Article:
Finally, the 1st District Court of Appeals issued its opinion in Ex parte Wheeler, _ S.W.3d _, No. 01–14–00868–CR, 2015 Tex.App. LEXIS 10117 (Tex.App.–Houston [1st Dist.] Sept. 29, 2015, pet. filed).  In Wheeler, the court applied the traditional standard of review, citing the Lo opinion for authority and upheld the constitutionality of section 33.021(c).  See id. at *5, *9, *13.

Thus, at this juncture, each court that has considered the issue of the proper standard of review has come down on the side of the traditional standard of review.  That is, they have all refused to apply the presumption-of-invalidity that the Texas Court of Criminal Appeals used in analyzing the facial unconstitutionality of section 33.021(b).  Having considered the current state of the law regarding allegations that section 33.021(c) is facially unconstitutional, we will apply the traditional standard of review.  We do so because the prohibited act in section 33.021(c) is the conduct of requesting a minor to engage in illegal sexual acts.  Ex parte Lo, 424 S.W.3d at 16–17.  In addition to the teachings of Lo and the cases of the other Texas intermediate courts of appeals' cases we have cited, we note that the United States Supreme Court has advised that “where conduct and not merely speech is involved” they view an overbreadth challenge differently than where speech alone is involved.  See New York v. Ferber, 458 U.S. 747, 770, 102 S.Ct. 3348, 73 L.Ed.2d 1113 (1982).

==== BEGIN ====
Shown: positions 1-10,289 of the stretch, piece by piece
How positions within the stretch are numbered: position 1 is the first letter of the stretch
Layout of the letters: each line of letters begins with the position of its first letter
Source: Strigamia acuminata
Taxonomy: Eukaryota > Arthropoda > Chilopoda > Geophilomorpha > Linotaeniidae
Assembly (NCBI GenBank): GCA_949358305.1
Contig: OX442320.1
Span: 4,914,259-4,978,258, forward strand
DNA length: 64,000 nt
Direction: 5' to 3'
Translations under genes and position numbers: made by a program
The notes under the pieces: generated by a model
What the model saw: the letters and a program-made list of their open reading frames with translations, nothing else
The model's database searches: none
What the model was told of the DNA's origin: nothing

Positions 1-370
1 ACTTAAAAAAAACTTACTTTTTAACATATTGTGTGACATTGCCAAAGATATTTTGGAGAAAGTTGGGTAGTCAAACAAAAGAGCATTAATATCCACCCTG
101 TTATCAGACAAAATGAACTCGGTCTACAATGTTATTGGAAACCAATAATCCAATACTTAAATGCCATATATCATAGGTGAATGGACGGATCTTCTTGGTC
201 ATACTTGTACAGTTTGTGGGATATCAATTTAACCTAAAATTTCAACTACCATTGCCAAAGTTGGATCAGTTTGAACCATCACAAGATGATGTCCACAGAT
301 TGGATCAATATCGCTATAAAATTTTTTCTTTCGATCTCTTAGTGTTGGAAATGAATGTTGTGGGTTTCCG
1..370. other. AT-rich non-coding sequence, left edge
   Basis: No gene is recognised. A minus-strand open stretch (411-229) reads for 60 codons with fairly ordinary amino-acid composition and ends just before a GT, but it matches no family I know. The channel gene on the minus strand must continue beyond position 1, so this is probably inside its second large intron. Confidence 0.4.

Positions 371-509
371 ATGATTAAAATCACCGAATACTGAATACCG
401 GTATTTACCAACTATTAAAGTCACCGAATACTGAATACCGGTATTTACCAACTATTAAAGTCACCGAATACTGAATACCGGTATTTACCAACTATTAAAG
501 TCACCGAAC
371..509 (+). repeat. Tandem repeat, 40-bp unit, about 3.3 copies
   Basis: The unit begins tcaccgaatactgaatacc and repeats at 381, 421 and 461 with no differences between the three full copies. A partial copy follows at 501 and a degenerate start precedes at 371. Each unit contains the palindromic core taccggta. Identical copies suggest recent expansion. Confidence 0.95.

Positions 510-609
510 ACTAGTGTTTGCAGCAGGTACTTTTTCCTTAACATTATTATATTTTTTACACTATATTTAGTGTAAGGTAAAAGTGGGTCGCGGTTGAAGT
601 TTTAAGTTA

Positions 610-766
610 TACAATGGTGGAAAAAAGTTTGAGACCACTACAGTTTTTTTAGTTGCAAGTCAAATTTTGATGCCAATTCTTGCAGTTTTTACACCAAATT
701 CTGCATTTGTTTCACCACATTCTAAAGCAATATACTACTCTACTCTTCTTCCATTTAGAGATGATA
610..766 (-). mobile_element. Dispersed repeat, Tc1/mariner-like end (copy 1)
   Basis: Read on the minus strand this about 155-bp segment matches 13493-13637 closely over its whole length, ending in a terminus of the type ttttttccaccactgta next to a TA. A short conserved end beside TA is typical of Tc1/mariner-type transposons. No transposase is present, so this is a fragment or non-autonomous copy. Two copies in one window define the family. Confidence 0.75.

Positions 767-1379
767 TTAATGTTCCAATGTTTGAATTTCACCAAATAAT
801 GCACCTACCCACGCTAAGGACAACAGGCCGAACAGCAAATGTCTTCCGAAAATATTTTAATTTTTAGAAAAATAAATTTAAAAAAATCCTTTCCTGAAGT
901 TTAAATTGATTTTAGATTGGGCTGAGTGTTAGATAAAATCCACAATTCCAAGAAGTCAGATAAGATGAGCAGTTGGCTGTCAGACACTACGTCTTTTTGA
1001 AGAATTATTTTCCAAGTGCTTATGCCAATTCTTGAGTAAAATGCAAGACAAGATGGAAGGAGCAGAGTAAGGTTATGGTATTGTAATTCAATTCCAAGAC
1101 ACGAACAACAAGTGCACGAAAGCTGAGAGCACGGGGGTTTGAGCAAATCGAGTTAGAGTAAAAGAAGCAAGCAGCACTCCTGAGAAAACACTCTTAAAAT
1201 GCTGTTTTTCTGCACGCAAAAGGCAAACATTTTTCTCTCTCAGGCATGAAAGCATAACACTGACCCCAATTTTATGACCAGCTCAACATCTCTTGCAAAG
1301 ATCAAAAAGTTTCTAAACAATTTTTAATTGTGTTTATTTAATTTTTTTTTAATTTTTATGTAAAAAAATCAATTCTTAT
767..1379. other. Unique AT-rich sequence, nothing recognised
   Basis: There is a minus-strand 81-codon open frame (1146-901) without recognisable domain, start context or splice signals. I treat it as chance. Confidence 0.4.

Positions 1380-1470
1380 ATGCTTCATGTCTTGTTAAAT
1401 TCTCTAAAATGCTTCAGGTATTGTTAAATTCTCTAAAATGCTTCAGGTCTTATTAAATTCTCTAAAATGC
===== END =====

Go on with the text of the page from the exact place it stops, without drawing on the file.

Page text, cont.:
Overbreadth Challenge

Remembering that it is the burden of appellant to demonstrate that the statute at issue is facially unconstitutional, see Ex parte Lo, 424 S.W.3d at 15, we begin with the proposition that, “[b]ecause of the wide-reaching effects of striking down a statute on its face at the request of one whose own conduct may be punished despite the First Amendment, we have recognized that the overbreadth doctrine is ‘strong medicine’ and have employed it with hesitation, and then ‘only as a last resort.’ ”  See Ferber, 458 U.S. at 769 (citing Broadrick 413 U.S. at 613).  Thus, we are taught to be very circumspect in holding that a statute is facially unconstitutional.